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Fast Food Business Overview & Trends, 2012
SIC Code: 5812, NAICS Code: 722210
This Fast Food Business industry summary is from First Research which also sells a full version of this report.
The US restaurant industry includes about 550,000 restaurants with combined annual revenue of more than $400 billion. Major companies include McDonald’s; YUM! Brands (KFC, Pizza Hut, Taco Bell); and Darden Restaurants (Olive Garden, Red Lobster). The industry is highly fragmented: the 50 largest companies hold just 20 percent of the market.
The industry consists of fullservice restaurants (FSR) and limited service eating places, which include quickservice restaurants (QSR); cafeterias; buffets; snack bars; and nonalcoholic beverage bars.
Demographics, consumer tastes, and personal income drive demand. The profitability of individual companies can vary: while QSRs rely on efficient operations and high volume sales, FSRs rely on high-margin items and effective marketing. Large companies have advantages in purchasing, finance, and marketing. Small companies can offer superior food or service. The industry is labor-intensive: annual revenue per worker is less than $50,000.
Restaurants compete with companies that serve meals or prepared foods, including grocery stores, warehouse clubs, delis, and convenience stores. In addition, restaurants compete with home cooking.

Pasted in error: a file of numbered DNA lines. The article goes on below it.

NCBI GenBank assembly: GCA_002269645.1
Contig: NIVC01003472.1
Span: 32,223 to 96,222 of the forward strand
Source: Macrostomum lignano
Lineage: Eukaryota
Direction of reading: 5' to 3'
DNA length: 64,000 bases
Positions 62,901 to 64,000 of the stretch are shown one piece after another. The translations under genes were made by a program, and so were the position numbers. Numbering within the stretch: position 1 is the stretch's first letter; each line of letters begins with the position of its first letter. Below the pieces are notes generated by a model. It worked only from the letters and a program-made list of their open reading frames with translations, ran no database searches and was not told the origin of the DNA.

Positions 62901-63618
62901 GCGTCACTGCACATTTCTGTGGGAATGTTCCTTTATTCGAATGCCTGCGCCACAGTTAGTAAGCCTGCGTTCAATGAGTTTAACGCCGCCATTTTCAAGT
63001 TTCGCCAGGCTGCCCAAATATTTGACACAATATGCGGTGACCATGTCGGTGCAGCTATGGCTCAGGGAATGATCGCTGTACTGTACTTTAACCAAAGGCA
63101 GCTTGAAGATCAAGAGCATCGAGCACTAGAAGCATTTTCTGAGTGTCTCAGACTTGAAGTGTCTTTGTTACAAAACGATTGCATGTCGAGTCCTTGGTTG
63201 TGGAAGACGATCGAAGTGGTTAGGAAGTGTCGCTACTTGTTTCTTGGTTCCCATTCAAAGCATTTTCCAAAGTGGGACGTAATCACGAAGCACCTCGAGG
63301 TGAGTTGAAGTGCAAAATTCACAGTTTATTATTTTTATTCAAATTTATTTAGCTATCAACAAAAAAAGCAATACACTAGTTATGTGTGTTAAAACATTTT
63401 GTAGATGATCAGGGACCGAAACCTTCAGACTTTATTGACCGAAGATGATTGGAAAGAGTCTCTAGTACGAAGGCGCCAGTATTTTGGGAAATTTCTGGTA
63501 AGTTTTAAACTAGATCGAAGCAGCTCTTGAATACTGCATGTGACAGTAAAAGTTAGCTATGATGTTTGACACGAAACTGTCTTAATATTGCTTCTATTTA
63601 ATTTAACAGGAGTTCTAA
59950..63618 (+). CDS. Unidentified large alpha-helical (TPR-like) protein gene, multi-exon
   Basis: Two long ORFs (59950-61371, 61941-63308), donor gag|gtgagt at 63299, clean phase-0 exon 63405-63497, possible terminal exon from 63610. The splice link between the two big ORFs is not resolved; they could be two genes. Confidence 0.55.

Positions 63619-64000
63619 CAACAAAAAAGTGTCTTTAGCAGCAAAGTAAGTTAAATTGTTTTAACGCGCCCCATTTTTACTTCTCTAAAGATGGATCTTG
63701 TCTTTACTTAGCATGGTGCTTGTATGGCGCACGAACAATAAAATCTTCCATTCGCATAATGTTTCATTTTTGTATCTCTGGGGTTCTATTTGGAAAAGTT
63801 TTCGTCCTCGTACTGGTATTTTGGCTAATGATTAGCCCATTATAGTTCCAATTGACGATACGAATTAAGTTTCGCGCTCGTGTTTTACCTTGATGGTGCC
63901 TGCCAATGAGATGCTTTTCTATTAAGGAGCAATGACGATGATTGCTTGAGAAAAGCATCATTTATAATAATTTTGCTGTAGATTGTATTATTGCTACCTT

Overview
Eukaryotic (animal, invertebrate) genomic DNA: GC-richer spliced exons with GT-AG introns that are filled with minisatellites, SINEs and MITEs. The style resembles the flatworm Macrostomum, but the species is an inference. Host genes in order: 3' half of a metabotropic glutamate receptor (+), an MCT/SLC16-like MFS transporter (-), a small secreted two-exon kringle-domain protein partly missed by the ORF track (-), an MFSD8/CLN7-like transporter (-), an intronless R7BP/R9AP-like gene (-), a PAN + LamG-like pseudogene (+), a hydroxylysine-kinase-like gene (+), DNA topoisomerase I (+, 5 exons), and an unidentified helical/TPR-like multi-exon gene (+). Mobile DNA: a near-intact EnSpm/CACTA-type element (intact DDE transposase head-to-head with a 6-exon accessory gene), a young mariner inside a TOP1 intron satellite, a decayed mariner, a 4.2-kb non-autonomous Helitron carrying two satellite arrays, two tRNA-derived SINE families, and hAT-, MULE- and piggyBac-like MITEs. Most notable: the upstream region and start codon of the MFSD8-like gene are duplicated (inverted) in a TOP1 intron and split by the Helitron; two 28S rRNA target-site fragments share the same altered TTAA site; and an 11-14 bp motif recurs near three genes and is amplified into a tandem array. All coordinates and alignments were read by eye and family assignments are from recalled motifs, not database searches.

PRODUCTS, OPERATIONS & TECHNOLOGY
Products include appetizers, entrées/main dishes, desserts, and beverages. Companies may specialize in a certain type of cuisine (such as Italian, Chinese, or barbecue); entrée (sandwiches, steak, seafood); or other food item (pretzels, smoothies). Among FSRs, most establishments focus on Italian cuisine, steak, or seafood. Hamburger joints make up a majority of QSR locations, along with pizza parlors and sub sandwich shops. Industry revenue is roughly evenly …
Below is our partial summary of fast food industry trends highlighted by IBISWorld in its Fast Food Business market research report (the full version of the report is available for purchase from IBISWorld).
- From 2007 to 2012, the combined forces of evolving consumer tastes, the recession, and slow economic recovery have produced slower growth in fast food business revenues. Most of the slowdown was felt during 2009 when revenues retreated by 4.3%, however, revenue growth returned in 2010 (1.8%) and 2011 (1.3%) and is forecast to rise 1.1% in 2012.